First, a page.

However, to call it collusion definitely goes a step further. Beyond that earlier this week, House Republicans announced they were launching an investigation into the circumstances surrounding the sale of a uranium mining company to Russia.

The president has alleged that the former secretary of state, Hillary Clinton, got bribes from Russians in exchange for a favorable uranium deal. Beyond that, CNN has learned that the White House has pressed staffers to work with the Department of Justice to lift a gag order on a former FBI informant that has information on that sale in order for him to testify during the course of the investigation.

Beyond all of that, the president is also pushing the State Department to release emails it still has pertaining to Hillary Clinton's time as secretary of state. So, while the White House, you would imagine, would be on the defensive, as news that charges stemming from Robert Mueller's investigation are eminent, they're very much on the offensive on an opponent of the president that he defeated about 12 months ago. Boris Sanchez, CNN, at the White House.

MARSH: Boris, thank you. Joining us now deputy managing editor for the "Weekly Standard," Kelly Jane Torrance, and CNN political analyst and historian and professor at Princeton University, Julian Zelizer.

Kelly, I want to start with you. You know, Monday is a big day, tomorrow. We are going to be looking at this indictment and possibly learning more information. What are you going to be looking for in that indictment and what new could we learn from it?

KELLY JANE TORRANCE, DEPUTY MANAGING EDITOR, "THE WEEKLY STANDARD": Yes. It's really all up in the air now, isn't it, Rene? Nobody knows who is going to be charged and with what. As you said earlier that under usually they start pretty low and try to flip people, but we don't know about lower level investigated so far.

I mean, most people think this could be Paul Manafort, who already had his home raided by the FBI and that, itself, was pretty shocking. Usually they give people a little bit of a warning and come later in the day. They came at dawn to raid his place.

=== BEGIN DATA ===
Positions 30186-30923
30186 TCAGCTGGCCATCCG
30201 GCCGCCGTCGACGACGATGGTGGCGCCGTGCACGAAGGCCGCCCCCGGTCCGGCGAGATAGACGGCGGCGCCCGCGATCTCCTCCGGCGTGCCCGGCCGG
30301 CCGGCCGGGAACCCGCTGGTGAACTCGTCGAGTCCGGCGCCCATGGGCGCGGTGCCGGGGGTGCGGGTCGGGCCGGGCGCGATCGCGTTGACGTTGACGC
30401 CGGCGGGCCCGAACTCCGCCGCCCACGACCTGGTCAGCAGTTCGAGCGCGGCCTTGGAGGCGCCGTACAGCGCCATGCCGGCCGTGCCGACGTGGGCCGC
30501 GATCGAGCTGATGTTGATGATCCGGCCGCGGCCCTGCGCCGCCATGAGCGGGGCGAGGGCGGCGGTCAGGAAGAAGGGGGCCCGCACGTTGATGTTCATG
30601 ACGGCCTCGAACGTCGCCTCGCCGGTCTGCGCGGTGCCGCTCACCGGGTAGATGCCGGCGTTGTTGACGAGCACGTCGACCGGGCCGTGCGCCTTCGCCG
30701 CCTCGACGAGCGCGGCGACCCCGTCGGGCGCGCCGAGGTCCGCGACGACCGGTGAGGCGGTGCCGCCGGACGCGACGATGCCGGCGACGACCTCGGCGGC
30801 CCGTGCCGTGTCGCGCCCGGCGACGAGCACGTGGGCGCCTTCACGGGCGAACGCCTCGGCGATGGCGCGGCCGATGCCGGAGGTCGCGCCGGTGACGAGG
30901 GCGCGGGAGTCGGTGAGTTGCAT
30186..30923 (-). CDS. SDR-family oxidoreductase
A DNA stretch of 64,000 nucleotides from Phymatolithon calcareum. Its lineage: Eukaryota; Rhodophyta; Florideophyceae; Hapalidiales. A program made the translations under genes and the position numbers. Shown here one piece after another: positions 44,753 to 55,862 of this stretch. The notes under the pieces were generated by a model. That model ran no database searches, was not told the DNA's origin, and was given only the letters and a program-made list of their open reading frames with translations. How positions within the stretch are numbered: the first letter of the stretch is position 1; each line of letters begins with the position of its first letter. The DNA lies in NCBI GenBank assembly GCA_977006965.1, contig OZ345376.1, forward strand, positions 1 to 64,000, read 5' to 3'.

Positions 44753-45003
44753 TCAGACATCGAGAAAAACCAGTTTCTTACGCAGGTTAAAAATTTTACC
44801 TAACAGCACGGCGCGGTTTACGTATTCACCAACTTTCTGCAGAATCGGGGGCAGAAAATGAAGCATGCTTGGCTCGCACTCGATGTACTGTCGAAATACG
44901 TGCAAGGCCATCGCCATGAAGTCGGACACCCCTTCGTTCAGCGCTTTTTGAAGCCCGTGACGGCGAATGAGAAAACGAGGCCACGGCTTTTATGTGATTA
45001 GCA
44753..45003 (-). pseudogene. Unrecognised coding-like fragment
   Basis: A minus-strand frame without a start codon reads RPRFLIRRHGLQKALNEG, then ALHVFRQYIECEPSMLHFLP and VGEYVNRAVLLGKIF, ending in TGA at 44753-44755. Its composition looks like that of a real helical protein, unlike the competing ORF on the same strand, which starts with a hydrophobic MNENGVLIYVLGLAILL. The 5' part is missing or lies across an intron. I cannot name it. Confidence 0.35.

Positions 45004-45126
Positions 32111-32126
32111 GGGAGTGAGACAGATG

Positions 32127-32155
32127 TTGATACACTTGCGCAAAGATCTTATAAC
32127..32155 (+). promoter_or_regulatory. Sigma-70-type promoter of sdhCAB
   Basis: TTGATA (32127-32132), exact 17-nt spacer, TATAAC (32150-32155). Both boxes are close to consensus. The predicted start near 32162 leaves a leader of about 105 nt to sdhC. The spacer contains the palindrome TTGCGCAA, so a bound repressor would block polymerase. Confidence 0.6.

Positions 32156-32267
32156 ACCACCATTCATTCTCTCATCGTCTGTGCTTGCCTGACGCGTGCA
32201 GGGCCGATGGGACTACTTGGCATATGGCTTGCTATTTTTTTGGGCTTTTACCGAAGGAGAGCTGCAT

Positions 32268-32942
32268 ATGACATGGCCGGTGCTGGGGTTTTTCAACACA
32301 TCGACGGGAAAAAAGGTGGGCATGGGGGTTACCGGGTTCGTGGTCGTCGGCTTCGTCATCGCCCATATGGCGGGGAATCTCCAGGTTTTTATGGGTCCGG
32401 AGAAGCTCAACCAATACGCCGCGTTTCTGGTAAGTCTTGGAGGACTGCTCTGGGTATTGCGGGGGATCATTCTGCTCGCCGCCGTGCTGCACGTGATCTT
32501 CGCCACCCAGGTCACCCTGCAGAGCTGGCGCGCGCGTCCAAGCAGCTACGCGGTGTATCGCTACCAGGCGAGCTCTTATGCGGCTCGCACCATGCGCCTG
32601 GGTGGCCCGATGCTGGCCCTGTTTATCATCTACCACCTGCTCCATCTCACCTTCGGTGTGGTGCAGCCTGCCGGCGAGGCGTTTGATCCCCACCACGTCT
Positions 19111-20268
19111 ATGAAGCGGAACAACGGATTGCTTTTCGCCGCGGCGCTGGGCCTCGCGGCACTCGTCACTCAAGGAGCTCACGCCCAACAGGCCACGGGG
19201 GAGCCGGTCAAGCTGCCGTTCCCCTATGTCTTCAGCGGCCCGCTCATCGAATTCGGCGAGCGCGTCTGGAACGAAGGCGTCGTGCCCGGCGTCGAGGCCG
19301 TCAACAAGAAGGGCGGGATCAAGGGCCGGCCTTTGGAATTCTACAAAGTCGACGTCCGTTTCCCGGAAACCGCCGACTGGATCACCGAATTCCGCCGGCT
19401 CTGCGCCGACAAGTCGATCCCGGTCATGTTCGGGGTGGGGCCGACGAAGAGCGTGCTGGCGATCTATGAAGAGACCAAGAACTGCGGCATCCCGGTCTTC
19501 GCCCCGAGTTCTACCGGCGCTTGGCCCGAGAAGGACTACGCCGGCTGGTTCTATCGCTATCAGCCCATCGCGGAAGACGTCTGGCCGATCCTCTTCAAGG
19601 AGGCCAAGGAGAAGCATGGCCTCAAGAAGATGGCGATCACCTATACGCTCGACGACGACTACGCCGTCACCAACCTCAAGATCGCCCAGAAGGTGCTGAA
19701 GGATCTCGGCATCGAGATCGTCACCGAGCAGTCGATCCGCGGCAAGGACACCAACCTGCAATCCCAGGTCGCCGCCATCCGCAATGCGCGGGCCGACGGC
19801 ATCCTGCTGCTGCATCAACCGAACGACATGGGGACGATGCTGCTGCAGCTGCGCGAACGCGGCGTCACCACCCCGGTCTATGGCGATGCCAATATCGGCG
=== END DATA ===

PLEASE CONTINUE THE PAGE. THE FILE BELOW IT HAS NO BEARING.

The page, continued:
The question, of course, will be with the charge, is it sort of related directly to Russian collusion in the election or indirectly? You know, people like Paul Manafort, Michael Flynn had dealings with foreign governments that could have gotten them in trouble because they didn't report them properly until after the media exposed them.

So, we really don't know how close this is going to get to the actual Trump campaign and the president, himself, yet.

MARSH: Great. So, Julian, I want to go to you. Republicans are ramping up on this story line about Clinton and this uranium deal. Meanwhile, the Mueller investigation is clearly ramping up as well. Now the Justice Department says that the FBI informant that was a part or present during this deal, which essentially allowed Russia to buy a company that would give them 20 percent stake in U.S. uranium stockpile.

Question here, now that this FBI informant given the green light to testify to Congress, what effect will that have? Will that only politically charge what is already pretty charged environment or could we break new ground here with this story?

JULIAN ZELIZER, CNN POLITICAL ANALYST: I think this last week, the administration has clearly undergone a big campaign to try to switch attention to this uranium deal, to the dossier and leaning to release the gag on the FBI informant was part of this.

The problem is the news that broke on Friday. Because the big story here is the Mueller investigation and I think when the news is officially released on Monday, that is where attention is going to turn.

So, the Republicans might double down and ramp up this investigation, but I'm not sure that will be the most productive path for them. They are worried, the Republican Party, about what is about to come in the next, not just week, but few months, once these indictments start.